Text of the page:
were cowards. I did not fully appreciate this as a student. Recently, I watched my son and his friends play after school. Their game lacked the back story that our games had, but the result was the same. Before long, they were piled on top of each other in the middle of the playground. I rose to stop them but caught myself. There were teachers and other parents nearby who had taken notice but were unfazed. As I sat back down, keenly aware that I was the outsider in this ecosystem, it occurred to me that while some physical things had changed, the school’s core values and spirit have remained intact. This and several other recent observations indicate to me that the school is still filled with students, parents, teachers, and administrators who trust each other and are courageous.

Now that my son Hudson attends Cathedral, it surprises me how often I find opportunities to tell him stories about the old days. — CH RI ST O P H ER BRO WN ’ 7 5

Christopher Brown ’75 and his son Hudson Brown ’22, a Cathedral kindergartener.

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1977

Kevin Kanarek,

who taught at Cathedral from 1990–94, has been working to bring his mother’s 1956 novel Chocolates for Breakfast back into print. The book was just reissued by Harper Perennial with a foreword by his former Latin and French student, the writer Emma Straub ’94. Read Emma’s words online at http:// www.tinhouse.com/blog/26676/ chocolates-for-breakfast.html. Stephanie (Anderson) Wanek

is a proud member of Cathedral’s first coeducational graduating class. “I remember my classmates Kerry, Jessica, Anna, and Sharon,” she said. “I have always had fond memories of mealtime in the Great Hall, chasing peacocks, exploring the corners of the church, gym classes in the crypt, French cooking lessons, and especially the full choir singing in the Cathedral.”

I have always had fond memories of mealtime in the Great Hall, chasing peacocks, exploring the corners of the church, gym classes in the crypt, French cooking lessons, and especially the full choir singing in the Cathedral. — ST E PH A NIE (A NDER SON) W ANEK ’77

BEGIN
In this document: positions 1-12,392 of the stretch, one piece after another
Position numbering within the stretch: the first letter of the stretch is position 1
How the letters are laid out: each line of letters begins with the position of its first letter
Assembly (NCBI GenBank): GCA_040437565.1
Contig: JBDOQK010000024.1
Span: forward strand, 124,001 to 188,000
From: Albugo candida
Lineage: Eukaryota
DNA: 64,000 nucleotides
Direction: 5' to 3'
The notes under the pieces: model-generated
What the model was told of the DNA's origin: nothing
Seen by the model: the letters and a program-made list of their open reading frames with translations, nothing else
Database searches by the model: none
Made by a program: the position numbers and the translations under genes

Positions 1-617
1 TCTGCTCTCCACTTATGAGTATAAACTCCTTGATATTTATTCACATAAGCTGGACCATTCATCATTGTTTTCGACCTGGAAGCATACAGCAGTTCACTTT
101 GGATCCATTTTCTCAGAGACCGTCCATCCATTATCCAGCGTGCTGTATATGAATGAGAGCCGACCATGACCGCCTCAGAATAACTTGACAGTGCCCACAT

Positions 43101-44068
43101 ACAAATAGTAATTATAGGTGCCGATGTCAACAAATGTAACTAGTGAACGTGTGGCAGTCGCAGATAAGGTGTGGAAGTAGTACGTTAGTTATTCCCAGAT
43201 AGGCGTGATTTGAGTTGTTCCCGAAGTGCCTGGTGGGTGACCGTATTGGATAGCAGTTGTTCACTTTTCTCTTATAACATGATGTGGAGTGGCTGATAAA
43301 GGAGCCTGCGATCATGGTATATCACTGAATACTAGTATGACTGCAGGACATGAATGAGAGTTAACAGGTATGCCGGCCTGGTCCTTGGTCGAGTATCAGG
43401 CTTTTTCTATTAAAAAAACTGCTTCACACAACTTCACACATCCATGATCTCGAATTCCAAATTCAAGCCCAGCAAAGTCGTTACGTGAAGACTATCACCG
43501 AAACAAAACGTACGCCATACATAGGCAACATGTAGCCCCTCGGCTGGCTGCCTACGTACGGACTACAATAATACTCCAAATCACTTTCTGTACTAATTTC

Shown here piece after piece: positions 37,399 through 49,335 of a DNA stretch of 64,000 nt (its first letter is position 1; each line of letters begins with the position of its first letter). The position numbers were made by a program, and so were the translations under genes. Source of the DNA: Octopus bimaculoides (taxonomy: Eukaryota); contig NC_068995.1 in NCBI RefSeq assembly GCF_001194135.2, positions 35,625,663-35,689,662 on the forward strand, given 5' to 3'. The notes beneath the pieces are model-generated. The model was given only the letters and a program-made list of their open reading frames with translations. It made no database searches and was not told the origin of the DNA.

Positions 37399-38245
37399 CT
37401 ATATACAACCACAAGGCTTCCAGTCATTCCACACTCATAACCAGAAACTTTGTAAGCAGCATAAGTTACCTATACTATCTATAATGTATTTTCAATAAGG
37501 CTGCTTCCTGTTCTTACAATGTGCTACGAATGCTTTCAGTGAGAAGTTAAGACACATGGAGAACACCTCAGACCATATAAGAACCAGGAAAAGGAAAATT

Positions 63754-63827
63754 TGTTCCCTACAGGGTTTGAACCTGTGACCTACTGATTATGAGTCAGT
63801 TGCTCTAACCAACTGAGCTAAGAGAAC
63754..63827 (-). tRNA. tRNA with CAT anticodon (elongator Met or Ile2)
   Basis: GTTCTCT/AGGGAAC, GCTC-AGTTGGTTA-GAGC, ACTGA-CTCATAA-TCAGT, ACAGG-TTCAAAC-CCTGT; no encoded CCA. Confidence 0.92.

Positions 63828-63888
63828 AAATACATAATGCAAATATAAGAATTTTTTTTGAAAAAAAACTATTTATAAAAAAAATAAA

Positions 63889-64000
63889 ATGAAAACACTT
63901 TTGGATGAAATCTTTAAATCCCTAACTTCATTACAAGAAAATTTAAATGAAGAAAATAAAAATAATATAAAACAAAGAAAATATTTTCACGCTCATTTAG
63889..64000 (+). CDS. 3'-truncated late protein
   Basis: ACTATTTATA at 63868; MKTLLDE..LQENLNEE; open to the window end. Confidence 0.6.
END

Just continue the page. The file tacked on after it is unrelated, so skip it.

1979

Mark Hildesley runs a consulting company in New Zealand. He is the proud father of two daughters, Emma, 13, and Sophie, 12. He recently finished his master’s degree in engineering, and his thesis was published as a book. He enjoys “the fun of doing something that lets me use what I have learned to make the world better.”

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Karyn Seroussi lives in Norway, where she works as the marketing director for a European fitness company. “I am grateful to Cathedral teacher Bob Lopez for making us memorize all of the countries and capitals on a blank map of Europe,” Karyn said. “That is really coming in handy!”

1982

Candice Belanoff

lives in Boston with her husband, son, and two dogs. She teaches maternal and child health at the Boston University School of Public Health. “Thanks to Facebook, I’m back in touch with many Cathedral alums,” she said. “I always look back at my Cathedral days and friendships with a great deal of nostalgia and love.” Laura Hildesley Bartsch lives in Providence, Rhode Island, with her husband and two sons. She works for Advanced Energy Economy, an organization that works to transform public policy in support of clean, secure, and affordable energy technologies, and is currently pursuing her MBA in Global Management. John Williams recently celebrated his 23rd year of living in Seattle and 14th year of marriage to his wife. They have three children. John runs his own public relations firm focused on sustainability and clean technology startups, and he enjoys staying in touch with his classmates via Facebook.